Big East M5: Temporal Symmetry EditionPosted by Will Tucker on December 12th, 2012
- Happy 12.12.12, everyone. By the time another one of these rolls around, the Big East will be dead and so will we. Fittingly, talk of a possible mass exodus of the league’s non-football contingent dominated yesterday’s college hoops community. In an interview Steve True of ESPN Wisconsin conducted with Marquette AD Larry Williams yesterday, Williams distilled the frustrations of the Catholic basketball schools with startling candor, which certainly doesn’t bode well for reconciliation. He identified August as a nebulous deadline for decision-making, and when asked whether Marquette would be in the Big East next year, responded, “The assumption is yes, but everything is on the table. Let me just put it that way. We’re evaluating everything.” Other highlights include Williams bluntly dismissing the A-10 as an inferior option, referring to Big East football as “second or third tier,” and relating Tulane to an ugly lamp in a remodeled conference (“Now that home has been sort of changed, and somebody came and put new furniture in, and boy, do we still fit here is what everyone is sort of thinking about”).
- There had been some rumblings the other day that the non-football schools were disturbed by the highly public overtures football counterparts had made to the ACC before Louisville scored an invite. Emails obtained by the Cincinnati Enquirer among university leadership at Cincinnati revealed a highly orchestrated and urgent effort to court both the ACC and Big 12 during that audition period. The university president’s office sought guidance from a D.C. lobbying firm and tried to arrange campus visits for ACC presidents. Urban Meyer’s sister, a vice provost at the school, even enlisted the iconic coach to lobby the ACC on Cincinnati’s behalf, before he ultimately demurred.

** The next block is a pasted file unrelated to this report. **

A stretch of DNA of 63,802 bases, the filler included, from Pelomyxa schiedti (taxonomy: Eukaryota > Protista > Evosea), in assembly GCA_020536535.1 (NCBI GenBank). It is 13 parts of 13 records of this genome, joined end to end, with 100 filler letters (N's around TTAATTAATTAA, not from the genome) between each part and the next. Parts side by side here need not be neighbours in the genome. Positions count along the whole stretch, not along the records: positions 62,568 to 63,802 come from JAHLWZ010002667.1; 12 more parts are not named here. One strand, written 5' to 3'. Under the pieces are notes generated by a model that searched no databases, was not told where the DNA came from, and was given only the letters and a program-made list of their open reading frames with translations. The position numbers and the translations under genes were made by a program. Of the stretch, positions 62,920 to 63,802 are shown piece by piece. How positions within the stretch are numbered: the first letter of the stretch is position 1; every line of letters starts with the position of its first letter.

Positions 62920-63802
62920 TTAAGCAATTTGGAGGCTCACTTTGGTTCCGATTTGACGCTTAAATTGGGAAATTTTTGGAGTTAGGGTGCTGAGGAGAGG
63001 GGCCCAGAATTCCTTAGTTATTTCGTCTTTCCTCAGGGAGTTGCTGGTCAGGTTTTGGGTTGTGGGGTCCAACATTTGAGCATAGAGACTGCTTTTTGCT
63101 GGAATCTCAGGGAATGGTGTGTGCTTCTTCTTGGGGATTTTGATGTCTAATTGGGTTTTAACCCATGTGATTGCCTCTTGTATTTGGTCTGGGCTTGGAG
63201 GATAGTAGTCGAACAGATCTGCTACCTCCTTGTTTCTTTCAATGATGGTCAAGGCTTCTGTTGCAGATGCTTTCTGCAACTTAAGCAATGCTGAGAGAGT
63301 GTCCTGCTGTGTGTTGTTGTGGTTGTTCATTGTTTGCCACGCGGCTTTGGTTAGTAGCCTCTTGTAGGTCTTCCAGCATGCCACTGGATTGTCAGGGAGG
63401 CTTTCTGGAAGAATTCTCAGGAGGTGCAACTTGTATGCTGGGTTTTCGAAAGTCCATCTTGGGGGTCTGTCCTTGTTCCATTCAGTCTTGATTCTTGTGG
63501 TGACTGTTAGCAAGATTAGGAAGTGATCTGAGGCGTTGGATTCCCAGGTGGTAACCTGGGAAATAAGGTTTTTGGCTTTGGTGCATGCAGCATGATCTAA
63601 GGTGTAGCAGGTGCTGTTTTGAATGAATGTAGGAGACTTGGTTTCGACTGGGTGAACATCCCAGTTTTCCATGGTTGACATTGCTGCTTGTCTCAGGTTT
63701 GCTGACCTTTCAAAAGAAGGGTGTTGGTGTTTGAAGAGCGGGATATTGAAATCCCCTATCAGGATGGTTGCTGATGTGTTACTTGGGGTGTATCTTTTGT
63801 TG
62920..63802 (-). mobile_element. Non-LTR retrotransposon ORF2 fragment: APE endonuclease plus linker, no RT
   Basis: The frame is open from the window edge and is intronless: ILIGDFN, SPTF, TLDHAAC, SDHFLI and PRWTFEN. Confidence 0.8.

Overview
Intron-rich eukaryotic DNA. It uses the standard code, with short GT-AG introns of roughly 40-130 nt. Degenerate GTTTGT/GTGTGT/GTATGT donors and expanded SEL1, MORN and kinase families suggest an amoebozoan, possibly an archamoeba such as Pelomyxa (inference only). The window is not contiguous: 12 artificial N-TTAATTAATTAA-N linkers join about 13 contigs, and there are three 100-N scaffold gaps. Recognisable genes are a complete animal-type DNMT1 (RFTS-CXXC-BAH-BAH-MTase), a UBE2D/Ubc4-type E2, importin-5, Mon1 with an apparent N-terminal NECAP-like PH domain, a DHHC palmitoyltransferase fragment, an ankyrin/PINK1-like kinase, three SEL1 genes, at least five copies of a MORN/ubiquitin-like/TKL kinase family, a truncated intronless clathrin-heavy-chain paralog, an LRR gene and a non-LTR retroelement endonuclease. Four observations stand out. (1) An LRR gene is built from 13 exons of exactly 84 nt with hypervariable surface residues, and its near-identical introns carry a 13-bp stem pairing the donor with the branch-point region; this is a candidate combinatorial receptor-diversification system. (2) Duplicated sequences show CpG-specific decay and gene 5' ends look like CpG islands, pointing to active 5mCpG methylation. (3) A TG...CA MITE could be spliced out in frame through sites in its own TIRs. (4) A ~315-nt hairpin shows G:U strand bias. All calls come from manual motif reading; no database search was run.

- Though Connecticut’s 57-49 win over Harvard last weekend doesn’t look particularly sexy on paper, Huskies fans were encouraged by the confident performance of sophomore forward DeAndre Daniels, who shot 9-of-12 and ended with 23 points. Despite huge expectations for the former 4/5-star recruit, Daniels was an enigma last season, averaging only three points and two rebounds in 12 minutes per contest; tentative in attacking the rim despite his superlative athleticism. Now, he’s focusing on fundamentals rather than dwelling on his limitations: “I understand my role better. I’m boxing out better, and I’m going to get the ball better. I have to do that because I’m not as big and strong as some of the [frontcourt] guys we’re going to face.”
- Rutgers survived a scare from a 4-6 George Washington team at home last night, despite playing some of its best basketball of the season in the first 18 minutes. Mike Rice apparently persisted in applying his 2-2-1 press a little too long after the Colonials had deciphered it, forcing his team to plant their heels and endure a dogfight in the second half. Though not as decisive as Rutgers fans would have hoped, On The Banks calls the win “another game they would have lost last year. And, likely, the year before.” Considering we picked them to finish last in the conference this season, 6-2 in mid-December and two games ahead of Villanova in the loss column feels like solid progress.
- As Jim Boeheim approaches his 900th win, The Juice Online meditates on whether his steely countenance would grace a college basketball Mount Rushmore of coaching greats. Sacrilegiously, the author argues that the Syracuse legend would be the seventh choice, behind Adolph Rupp, John Wooden, Coach K, Bobby Knight, Dean Smith, and –– brace yourselves –– Jim Calhoun. He also draws a compelling analogy between Boeheim and Karl Malone: “Much like Malone did, Boeheim puts up very good numbers every season (he has more 20-win seasons than any other coach) and much like Malone, there have been a lot of seasons…While Boeheim has consistently been very very good, he’s never really had a stretch where he established himself as truly dominant coach, just like Malone never established himself as a truly dominant player.”